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2D Boy has come out with a new game called Robot and the Cities That Built Him this last week. I highly recommend the game, it’s a lot of fun and very stylized looking flash game. I played all the way to city 57 before setting it down, with my squadron of robots fully upgraded and eliminating everything in their path. Even more impressive, the game was built in seven days.

As it is with well built flash games the simplicity allows the player to really see the breakdown of game elements, how they fit in and how they create the game experience. “Robot” is not a completed game, so not all the elements are there and, if you do well and get to the later cities, you’ll see not all the balance elements are in place either.

However, it is interesting to take a look at the beginning of the game, as you build up your robot army and upgrades. The game has resources (the hearts that drop upon killing people and helicopters), units (the two available robots), rewards (more robots, upgrades, robot upgrades), and a system that forces you to use the resources, giving them value.

The resources–which come faster the better your units are and the more successful you are–can only be picked up by running the mouse over them, forcing you to manage your time between monitoring your robots, buying upgrades, and picking up the resources. This adds challenge to the game while restricting the players ability as the difficulty ramps up, you cannot manage a certain number of robots (to repair them, they have to be picked up by clicking on them) and pick up the resources required to repair them at the same time, especially early on, when you cannot kill things fast enough to get resources.

The two units, Perfect Bot and Clampy Bot, have two completely different functions, with each giving you a reward for using that bot, while punishing you if you do not use it. In any game, especially ones with a small number of units, it is important to force the player into using the units and creating a balanced game. Once you get outside of the basic formula of Archers, Ranged Calvary, Infantry, Heavy Calvary, Artillery unit balance, this sort of thing can become very difficult, and many an RTS has failed at providing such a balance.

There is the possibility of different units providing different measures of each role, meaning that a strategy can come into which type of each basic unit you use, but that tends to fail more often then not, and is extremely difficult. Here there are only two units, Clampy Bot (who you start off with) is your basic unit, he kills the little people below. Without him you get no resources and no protection from what appears to be enemy laser stick figures and ninjas. The other unit, Perfect Bot, must be purchased as the game goes on. However, in the early game he is especially rewarding, as he burns down buildings, releasing more innocent civilians to fry with Clampy Bot, meaning more resources. He becomes required later in the game, as he is the unit that can take down the deadly attack helicopters.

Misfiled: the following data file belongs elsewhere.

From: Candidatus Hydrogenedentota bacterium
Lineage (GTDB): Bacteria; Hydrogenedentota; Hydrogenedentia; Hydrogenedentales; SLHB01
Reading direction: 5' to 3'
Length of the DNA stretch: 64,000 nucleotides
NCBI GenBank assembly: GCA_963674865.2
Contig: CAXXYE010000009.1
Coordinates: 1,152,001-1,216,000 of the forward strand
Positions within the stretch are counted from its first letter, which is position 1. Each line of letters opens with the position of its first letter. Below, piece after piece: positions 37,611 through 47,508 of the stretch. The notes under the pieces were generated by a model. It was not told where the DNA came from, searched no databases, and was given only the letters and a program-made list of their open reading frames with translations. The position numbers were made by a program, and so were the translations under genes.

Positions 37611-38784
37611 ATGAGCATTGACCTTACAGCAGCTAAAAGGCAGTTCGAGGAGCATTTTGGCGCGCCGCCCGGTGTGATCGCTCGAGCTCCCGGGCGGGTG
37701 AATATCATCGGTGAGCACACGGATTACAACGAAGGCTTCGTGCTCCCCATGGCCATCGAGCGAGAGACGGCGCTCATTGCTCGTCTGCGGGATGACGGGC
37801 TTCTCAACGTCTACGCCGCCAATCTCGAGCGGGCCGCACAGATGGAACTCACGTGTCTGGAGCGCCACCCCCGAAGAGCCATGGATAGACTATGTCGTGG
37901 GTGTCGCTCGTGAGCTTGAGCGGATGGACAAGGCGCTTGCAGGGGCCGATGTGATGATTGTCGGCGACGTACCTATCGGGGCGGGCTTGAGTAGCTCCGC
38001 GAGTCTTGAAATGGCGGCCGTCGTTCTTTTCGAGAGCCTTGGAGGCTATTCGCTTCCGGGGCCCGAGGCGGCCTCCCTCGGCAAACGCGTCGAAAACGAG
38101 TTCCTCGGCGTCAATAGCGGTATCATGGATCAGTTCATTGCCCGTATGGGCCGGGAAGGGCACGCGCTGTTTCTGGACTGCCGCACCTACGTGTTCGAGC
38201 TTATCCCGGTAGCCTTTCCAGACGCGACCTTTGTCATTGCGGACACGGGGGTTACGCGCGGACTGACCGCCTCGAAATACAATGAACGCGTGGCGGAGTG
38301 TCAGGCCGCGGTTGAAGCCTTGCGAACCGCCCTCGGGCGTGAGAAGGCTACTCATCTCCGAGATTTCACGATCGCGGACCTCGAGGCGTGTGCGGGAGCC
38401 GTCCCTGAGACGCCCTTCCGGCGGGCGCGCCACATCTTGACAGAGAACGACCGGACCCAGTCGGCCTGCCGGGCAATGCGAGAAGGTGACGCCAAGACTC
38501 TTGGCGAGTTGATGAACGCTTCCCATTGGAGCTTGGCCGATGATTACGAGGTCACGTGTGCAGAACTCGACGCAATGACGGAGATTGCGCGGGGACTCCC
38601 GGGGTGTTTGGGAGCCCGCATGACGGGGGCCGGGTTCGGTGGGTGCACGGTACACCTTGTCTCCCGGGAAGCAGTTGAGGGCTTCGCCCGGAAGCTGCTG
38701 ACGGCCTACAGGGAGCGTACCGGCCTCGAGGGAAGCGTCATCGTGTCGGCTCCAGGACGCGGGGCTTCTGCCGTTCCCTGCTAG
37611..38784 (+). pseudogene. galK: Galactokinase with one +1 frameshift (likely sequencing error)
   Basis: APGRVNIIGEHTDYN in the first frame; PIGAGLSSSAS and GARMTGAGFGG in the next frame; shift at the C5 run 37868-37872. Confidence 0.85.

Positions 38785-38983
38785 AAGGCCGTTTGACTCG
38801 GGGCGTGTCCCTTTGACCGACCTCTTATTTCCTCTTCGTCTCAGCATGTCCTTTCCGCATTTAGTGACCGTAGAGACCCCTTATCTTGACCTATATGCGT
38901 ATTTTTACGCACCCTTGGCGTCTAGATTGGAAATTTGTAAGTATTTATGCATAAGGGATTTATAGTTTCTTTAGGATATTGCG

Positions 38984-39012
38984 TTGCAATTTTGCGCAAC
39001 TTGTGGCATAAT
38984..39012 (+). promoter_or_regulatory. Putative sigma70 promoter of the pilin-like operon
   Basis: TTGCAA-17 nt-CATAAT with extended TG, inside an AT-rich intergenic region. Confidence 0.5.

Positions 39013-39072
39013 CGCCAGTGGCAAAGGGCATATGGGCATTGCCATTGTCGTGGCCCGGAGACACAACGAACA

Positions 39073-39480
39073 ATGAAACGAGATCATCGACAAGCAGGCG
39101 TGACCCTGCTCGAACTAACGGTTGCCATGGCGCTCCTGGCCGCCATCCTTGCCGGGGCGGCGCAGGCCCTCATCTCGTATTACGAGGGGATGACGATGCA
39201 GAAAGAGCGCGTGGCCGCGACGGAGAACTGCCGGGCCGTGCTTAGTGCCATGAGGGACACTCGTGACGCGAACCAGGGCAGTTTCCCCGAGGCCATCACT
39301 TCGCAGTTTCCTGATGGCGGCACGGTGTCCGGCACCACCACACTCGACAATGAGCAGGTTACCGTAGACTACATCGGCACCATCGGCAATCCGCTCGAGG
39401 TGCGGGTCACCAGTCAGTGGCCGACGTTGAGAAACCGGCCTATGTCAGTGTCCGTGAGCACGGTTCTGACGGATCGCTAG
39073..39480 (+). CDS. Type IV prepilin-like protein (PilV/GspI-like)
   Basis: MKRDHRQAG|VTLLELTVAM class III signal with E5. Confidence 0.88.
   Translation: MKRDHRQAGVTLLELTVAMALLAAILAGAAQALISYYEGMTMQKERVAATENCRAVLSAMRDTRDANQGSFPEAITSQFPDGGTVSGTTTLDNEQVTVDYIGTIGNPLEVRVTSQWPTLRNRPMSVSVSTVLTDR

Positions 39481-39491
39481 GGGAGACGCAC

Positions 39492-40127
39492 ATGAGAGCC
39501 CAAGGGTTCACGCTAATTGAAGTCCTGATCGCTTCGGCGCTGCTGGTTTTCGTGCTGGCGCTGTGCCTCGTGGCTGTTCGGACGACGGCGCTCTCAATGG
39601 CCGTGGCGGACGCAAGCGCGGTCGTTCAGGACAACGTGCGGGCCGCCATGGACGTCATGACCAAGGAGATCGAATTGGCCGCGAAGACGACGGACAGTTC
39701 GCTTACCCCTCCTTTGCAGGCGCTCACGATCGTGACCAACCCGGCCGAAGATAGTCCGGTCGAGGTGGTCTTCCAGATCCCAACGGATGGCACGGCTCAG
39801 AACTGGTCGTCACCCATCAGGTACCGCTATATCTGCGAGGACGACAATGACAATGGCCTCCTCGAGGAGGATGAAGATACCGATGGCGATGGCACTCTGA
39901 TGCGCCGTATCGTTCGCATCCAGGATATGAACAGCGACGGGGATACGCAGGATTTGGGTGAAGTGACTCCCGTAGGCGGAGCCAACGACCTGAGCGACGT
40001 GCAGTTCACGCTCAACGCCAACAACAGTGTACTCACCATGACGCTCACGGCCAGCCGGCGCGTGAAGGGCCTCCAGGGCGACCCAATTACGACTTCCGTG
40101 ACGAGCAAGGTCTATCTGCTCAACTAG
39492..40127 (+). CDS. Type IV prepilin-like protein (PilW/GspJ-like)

See the balance? By the time I ended the game, I had two of each robot, positioned with two Perfect Bots sandwiched between two Clampy Bots, letting me cover the Perfect Bots from the people on the ground while they took down the helicopters attacking my lead Clampy Bot. Positioning of each bot was also important for success, as each had a limited range.

The reward system is obviously only just starting to come into place, you can upgrade each robot, firing speed, and repair speed. Each upgrade has obvious and tangible results, giving value to the spent hearts and making them something important to your success as a player. This is also another thing that you can spend resources on, once again adding to the things the player must manage and worry about as the game continues.

Ignoring the parts towards the end, as you hit the obviously incomplete part of the game, you can see that the game does not allow you to stockpile resources, forcing the gameplay forward and keeping the player engaged. The robots require the hearts, not just for upgrades, but for repairs as well. Perhaps the most important balance element that 2D Boy has added here is the fact that even when the robots are doing nothing but walking forward they slowly become damaged, necessitating repair. This means the resource drain is constant, forcing accompanying constant player interaction, a recipe for success.

I don’t know about you but I currently hope that 2D Boy goes forward and puts a little bit more work into the game, I’d love to see what else they could add in while maintaining the balance that makes Robot and the Cities That Built Him such fun. It is great to see such an interestingly constructed, but simple game, and it provides a great example of the elements that developers have to think about in any game.

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